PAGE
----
Cool Lines, Warm Light

Cool Lines, Warm Light

Lesley Anton, Lotus table lamp

Lesley Anton, Lotus table lamp, porcelain, alder, sliced lotus root imprints, 2.2 ft. high

Carol Reach

With their tactile surfaces and modern silhouettes, Lesley Anton’s lamps are subtle without being wallflowers; they’re striking and sculptural without stealing the limelight. “There’s a trend in new house design,” says ceramist Anton, “where the interior is modern or even midcentury-influenced, and a neutral palette and clean, often chrome, surfaces create a cool space. My lamps shed light and bring warmth to a room,” she explains. Her line, which includes floor, table, and pendant lamps, embodies an aesthetic she describes as “organic modern,” two words that stake out her territory between the chilly minimalism of the modern and the warm imperfections of the natural world.

Anton’s creative process is a savvy blend of strong design – she cites influences ranging from traditional lamps to trips to the desert and the junkyard – and informal market research in showrooms where she considers form and pricing. Her first lamps came out of a chance visit to a Los Angeles interiors showroom more than a decade ago. “There weren’t a lot of ceramic lamps in the showroom, and those that were there were brightly colored, slip-cast lamps selling at high price points,” she says.

Anton had recently arrived in Los Angeles, after seven years as a flight attendant based in New York City. During that time, she had studied ceramics at the 92nd Street Y, focusing on dinnerware fashioned on the wheel with a handmade heft and contemporary lines. Now, new to LA and unemployed, she decided to make a ceramic lamp, but with a twist: She envisioned a Japanese aesthetic and a high-fire reduction glaze, which makes the surface richly tactile. She had nothing but a hunch that her lamp would fill a waiting niche.

That hunch took shape in Anton’s first two table lamps, the Cone and the Lotus, which remain part of her line. Strong and sculptural, with an elegant and slightly retro profile, the lamps combine wheel-thrown porcelain with walnut-stained alder wood. In 2001, she found representation with De Sousa Hughes, and Lesley Anton was in business. Now represented in showrooms across the country, her line has grown to include 20 table and six floor lamps that evoke bamboo, hobnail bottles, and modernist totems. She added three versions of ceiling pendants to meet what she saw as a need in the market. “I wanted to create a ceiling piece, so I looked at a lot of historically modern pendants, thinking of how I could make a ceramic pendant lamp that feels both unique and familiar.” With their octopus-like tangle of stainless steel wires connected to a nest of porcelain shades, her pendants (Blossom, Barnacle, and Ribbon) allude to home furnishings design firm Droog’s chandelier, made from wires and bulbs; but they add color, texture, and natural references.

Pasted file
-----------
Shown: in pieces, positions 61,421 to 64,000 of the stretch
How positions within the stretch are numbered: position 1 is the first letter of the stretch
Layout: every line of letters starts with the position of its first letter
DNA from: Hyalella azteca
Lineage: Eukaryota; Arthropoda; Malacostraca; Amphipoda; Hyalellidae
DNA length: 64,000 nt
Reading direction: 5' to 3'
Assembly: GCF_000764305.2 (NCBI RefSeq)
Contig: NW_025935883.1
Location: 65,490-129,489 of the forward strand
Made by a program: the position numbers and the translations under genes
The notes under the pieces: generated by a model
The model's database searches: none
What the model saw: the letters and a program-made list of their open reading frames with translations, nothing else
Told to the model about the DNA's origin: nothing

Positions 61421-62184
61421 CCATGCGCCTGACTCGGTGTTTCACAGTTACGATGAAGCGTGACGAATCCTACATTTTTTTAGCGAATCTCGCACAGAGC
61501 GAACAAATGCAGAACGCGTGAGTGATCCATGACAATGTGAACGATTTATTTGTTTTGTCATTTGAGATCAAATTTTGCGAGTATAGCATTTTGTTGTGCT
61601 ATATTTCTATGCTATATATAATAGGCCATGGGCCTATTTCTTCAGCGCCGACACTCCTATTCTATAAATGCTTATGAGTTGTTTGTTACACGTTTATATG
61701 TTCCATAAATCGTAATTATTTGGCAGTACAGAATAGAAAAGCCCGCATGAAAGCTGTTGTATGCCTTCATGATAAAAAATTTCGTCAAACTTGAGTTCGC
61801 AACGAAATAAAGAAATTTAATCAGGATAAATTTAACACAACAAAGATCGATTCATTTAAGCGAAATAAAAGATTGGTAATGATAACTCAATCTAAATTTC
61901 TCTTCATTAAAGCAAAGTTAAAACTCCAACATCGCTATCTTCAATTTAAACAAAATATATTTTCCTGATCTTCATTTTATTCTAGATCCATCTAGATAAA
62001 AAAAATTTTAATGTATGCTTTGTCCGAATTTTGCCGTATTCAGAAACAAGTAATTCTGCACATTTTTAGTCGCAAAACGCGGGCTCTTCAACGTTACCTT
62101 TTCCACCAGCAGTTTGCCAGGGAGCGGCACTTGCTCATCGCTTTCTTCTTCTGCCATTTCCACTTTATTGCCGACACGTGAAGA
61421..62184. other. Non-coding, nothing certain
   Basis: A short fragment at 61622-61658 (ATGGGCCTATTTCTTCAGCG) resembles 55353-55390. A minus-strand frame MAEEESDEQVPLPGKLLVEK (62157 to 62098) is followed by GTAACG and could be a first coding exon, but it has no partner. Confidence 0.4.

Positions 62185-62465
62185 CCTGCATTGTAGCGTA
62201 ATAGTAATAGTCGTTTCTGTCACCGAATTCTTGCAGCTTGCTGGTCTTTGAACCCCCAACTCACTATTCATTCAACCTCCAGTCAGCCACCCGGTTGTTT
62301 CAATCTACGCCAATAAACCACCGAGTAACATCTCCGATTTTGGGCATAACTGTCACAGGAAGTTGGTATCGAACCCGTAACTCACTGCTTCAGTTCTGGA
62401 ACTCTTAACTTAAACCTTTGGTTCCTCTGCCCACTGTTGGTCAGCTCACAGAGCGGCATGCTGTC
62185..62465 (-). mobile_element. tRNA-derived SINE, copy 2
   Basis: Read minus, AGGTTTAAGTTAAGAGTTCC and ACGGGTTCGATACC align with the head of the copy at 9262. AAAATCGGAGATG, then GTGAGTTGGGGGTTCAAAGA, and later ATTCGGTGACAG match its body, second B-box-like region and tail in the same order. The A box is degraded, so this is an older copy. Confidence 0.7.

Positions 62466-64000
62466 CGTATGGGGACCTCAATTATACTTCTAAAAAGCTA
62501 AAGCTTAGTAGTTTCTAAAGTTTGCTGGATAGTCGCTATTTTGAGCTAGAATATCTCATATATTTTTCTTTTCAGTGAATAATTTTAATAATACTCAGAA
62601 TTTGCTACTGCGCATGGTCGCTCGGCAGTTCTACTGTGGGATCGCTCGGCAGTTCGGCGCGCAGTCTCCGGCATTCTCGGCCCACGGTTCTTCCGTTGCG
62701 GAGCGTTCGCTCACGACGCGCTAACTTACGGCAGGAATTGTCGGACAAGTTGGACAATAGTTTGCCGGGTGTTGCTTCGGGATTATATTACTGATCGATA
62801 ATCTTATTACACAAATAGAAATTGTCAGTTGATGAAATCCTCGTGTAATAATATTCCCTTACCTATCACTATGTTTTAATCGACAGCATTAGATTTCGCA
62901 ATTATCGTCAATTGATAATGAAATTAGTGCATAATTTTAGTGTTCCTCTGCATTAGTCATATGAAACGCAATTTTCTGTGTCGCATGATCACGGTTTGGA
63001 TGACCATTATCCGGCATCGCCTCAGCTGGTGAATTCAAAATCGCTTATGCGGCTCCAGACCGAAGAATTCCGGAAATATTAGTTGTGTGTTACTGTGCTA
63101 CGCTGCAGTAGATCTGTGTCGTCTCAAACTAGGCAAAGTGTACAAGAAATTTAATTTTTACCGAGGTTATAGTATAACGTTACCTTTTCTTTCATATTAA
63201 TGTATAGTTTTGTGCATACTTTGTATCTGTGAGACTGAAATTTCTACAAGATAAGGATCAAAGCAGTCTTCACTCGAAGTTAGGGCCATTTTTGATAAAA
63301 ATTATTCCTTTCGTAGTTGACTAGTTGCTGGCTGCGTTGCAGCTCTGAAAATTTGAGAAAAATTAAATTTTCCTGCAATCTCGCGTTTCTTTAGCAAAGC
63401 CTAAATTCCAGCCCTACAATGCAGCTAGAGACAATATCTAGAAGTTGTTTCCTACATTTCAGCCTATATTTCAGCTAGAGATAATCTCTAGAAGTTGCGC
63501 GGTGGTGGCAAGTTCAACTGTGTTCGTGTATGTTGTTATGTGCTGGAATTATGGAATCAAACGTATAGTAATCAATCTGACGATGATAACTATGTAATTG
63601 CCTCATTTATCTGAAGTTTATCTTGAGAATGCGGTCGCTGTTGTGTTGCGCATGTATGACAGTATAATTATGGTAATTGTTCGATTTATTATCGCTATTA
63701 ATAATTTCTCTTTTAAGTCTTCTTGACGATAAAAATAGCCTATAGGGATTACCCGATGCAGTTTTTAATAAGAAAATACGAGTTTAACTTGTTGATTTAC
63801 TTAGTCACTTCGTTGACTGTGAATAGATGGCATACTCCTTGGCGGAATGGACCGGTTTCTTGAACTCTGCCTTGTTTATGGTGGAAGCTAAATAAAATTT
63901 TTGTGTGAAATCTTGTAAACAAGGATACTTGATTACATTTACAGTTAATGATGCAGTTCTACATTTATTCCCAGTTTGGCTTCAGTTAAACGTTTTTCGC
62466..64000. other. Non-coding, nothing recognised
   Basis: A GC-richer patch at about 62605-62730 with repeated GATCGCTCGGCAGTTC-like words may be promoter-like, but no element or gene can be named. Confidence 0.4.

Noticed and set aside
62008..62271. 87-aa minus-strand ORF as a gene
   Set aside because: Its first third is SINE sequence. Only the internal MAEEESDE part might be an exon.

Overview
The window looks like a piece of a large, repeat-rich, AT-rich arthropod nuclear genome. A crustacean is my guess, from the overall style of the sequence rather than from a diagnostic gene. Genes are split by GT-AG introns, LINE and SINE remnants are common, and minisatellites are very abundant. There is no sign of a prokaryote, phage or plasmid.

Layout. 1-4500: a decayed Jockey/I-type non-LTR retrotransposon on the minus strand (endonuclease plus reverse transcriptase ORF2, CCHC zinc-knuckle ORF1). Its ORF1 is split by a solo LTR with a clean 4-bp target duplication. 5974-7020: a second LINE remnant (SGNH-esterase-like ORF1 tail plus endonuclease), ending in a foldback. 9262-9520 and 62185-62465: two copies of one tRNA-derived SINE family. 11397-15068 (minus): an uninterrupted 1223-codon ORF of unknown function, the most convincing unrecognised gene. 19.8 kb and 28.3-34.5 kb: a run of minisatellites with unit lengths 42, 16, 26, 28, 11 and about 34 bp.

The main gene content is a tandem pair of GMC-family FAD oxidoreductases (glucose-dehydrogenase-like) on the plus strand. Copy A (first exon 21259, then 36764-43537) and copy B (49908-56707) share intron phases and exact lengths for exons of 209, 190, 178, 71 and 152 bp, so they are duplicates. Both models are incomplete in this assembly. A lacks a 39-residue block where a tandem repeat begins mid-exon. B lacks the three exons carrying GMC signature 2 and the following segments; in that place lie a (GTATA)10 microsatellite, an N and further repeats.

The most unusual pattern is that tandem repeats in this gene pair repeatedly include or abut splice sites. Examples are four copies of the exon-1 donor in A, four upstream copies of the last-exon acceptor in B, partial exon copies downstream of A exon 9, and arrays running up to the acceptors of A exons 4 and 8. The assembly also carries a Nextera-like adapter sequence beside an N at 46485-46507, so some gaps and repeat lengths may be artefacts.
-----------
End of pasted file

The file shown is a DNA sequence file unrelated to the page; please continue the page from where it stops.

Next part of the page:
Working from a 900-square-foot studio near her home in the Miracle Mile neighborhood of Los Angeles, two studio assistants help Anton fill a consistent and growing number of orders. Before the economic downturn in 2008, Anton filled larger-scale commissions for high-end hotel interiors, including the MGM Grand in Las Vegas. More recently, she’s gotten lamp orders from private clients who find her work through showrooms and interior designers. She has also added a line of functional ware. “It’s modern in conception but with the same handmade quality as the lamps,” she says. Her place settings, small sculptural objects, vases, and containers for the kitchen are sold through 30 retail stores across the country and directly through her studio.

In a typical month, Anton gets orders for as many as 20 lamps, but she makes more to end up with the best crop. “If there’s a pair, that’s particularly challenging,” she explains, “because I’ll have to make more than two to find two that will look close enough to each other.”

Anton spends her days seeking a careful balance between such precision and the beauty of irregularity. Now completing orders for functional ware as well as multiple lamps for two houses in Mexico City, she finds herself with almost more orders than she can handle. It’s a dilemma she appreciates. “Good design is available inexpensively now. For the person who wants my lamps or my dinner plates, it’s a sign that they are connected in some way to the idea of the handmade and how that can bring beauty to everyday life. And that’s lovely.” 

Kira Obolensky is a playwright and writer based in Minneapolis.